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Premier League clubs show restraint in transfer market

Wed 1st Feb 2012 | Money & Finance

Premier League clubs spent around £60m in the January transfer window, according to analysis by business advisory firm Deloitte, a reduction of 70% on the record level of £225m in January 2011. 

Dan Jones, Partner in the Sports Business Group at Deloitte, commented: “After last year’s bout of big money transfers that drove the record total spend of £225m, January 2012 has seen a more sober level of spending amongst Premier League clubs.

“In the decade since the introduction of transfer windows, January has typically been a relatively quiet window with total spending driven by a few high value transfers, as was certainly the case with the chain of events on last year’s deadline day.  The £60m spent in January 2012 is back to a similar level as the January windows in 2004 to 2007, and still ahead of the investment in players by top division clubs in other European leagues.”

Commenting on the downturn in transfer window activity, Dan Jones added: “As clubs are now in the reporting period that will count towards the first assessment for UEFA’s financial fair play break-even requirement, their comparative restraint is indicative of an overriding reflection on spending levels. The focus on football’s future financial sustainability is more prevalent in Europe than at any time in the past 20 years and, going forward we remain keen to see that translated into a better balance between revenue and expenditure.”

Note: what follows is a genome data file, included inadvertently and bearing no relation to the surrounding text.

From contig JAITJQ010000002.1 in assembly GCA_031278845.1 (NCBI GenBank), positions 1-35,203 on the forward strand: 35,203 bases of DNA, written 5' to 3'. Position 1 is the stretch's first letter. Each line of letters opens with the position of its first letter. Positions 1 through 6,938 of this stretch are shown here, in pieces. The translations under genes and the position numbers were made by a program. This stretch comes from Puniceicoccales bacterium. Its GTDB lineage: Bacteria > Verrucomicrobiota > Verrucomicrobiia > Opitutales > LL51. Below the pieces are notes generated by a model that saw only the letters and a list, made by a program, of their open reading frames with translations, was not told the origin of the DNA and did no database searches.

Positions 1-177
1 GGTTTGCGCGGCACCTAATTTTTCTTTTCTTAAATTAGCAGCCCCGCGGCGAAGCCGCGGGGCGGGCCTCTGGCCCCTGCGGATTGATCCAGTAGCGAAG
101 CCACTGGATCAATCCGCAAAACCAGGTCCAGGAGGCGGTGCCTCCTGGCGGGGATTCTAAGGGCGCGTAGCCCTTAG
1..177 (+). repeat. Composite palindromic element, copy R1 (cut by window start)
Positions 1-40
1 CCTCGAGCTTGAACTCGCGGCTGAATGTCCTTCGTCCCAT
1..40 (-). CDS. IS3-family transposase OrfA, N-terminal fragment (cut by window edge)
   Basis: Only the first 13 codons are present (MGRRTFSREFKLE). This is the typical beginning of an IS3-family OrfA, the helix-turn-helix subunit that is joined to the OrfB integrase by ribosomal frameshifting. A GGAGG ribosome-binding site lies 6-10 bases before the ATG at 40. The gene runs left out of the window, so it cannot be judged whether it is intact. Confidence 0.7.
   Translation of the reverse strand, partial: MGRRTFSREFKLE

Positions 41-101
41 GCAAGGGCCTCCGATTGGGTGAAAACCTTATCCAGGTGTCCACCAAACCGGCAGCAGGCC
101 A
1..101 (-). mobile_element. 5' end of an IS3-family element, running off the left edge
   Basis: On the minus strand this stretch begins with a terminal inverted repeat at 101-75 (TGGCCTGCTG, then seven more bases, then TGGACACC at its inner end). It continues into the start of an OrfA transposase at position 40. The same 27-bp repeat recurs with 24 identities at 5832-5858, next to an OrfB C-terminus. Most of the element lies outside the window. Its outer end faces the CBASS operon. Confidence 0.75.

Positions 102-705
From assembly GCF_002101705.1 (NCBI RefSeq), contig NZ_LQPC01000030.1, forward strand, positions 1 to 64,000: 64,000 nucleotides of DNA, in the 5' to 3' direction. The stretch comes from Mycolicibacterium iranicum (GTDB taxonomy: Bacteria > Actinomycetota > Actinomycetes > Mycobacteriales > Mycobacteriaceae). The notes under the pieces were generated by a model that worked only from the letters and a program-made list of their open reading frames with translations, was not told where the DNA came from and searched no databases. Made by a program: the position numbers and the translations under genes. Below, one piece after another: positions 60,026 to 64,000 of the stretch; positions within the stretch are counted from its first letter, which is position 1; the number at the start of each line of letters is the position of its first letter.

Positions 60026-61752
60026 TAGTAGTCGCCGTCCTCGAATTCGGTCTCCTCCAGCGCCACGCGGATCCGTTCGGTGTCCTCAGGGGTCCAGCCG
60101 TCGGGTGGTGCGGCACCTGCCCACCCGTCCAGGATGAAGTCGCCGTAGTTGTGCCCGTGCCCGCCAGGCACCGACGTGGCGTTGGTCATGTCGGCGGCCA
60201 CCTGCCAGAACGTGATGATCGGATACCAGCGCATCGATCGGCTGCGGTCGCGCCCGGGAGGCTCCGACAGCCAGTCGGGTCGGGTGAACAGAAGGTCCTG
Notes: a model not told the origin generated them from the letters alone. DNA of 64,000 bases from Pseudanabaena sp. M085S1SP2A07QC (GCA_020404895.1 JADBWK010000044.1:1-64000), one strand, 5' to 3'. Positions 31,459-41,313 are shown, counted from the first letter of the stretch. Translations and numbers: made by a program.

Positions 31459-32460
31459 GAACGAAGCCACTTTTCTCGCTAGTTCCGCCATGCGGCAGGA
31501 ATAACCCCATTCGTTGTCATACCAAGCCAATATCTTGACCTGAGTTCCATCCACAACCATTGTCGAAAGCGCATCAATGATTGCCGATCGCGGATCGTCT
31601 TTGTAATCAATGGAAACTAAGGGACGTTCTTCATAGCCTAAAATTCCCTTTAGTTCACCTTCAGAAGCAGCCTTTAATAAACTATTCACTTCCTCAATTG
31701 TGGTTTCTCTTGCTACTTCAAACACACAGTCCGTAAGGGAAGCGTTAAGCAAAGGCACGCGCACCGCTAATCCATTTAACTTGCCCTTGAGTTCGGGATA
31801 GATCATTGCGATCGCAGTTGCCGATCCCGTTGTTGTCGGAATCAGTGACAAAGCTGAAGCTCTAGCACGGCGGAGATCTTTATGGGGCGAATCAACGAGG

Some of the key findings from the analysis by Deloitte include:

  • Premier League clubs have committed to around £60m in respect of player transfer fees in January 2012 (2011: £225m; 2010: £30m).  A summary of the total player transfer fees for each of the ten January transfer windows (2003-12) are set out in the chart below.
  • Premier League clubs concluded around £30m of transfer fees on deadline day.  The equivalent deadline day figure in January 2011 was £135m, and for summer 2011 it was around £100m.
  • The top spenders in this window were Chelsea, Queens Park Rangers and Newcastle, together contributing over half of the total spending.  In January 2011, around 80% of the total spending of £225m was concentrated across just four clubs (Chelsea, Liverpool, Aston Villa and Manchester City).
  • There were no single player acquisitions by a Premier League club for more than £15m in this January window, compared to six such transfers in January 2011. 
  • Spending with overseas clubs accounted for £30m (50%) of Premier League clubs’ gross transfer spending, followed by spending with Premier League clubs (£15m, 25%) and with Football League clubs (£15m, 25%).
  • This year is the 10th January transfer window, with Premier League clubs accumulating around £925m of transfer spending in these 10 windows.  Over the past decade, on average the transfer spending in January is equivalent to around one-fifth of total transfer spending in each year.
  • Premier League clubs’ net transfer spend was around £25m (2011: £90m; 2010: £10m), being the net amount that flows to overseas clubs and Football League clubs.
  • Over the past decade Premier League clubs’ January transfer spending has typically exceeded that in other European leagues.  In January 2012 the top division clubs in each of France, Germany and Italy have reportedly had total transfer fees of around 80% of the level of Premier League clubs

Looking ahead to the summer 2012 transfer window, Dan Jones commented: “Whilst it’s been a relatively sparse January, we can again expect an active summer window following Euro 2012.  The global popularity of the English game helps drive continuing growth for Premier League clubs’ revenues, with transfer spending further supplemented from the pockets of some owners.”

When the Deloitte Football Money League is published in February, it will confirm the position of several Premier League clubs amongst the ‘Top 20’ highest revenue generators in the world.

Posted by: Aaron Gourley

http://www.buttonshut.com http://www.buttonshut.com http://www.buttonshut.com

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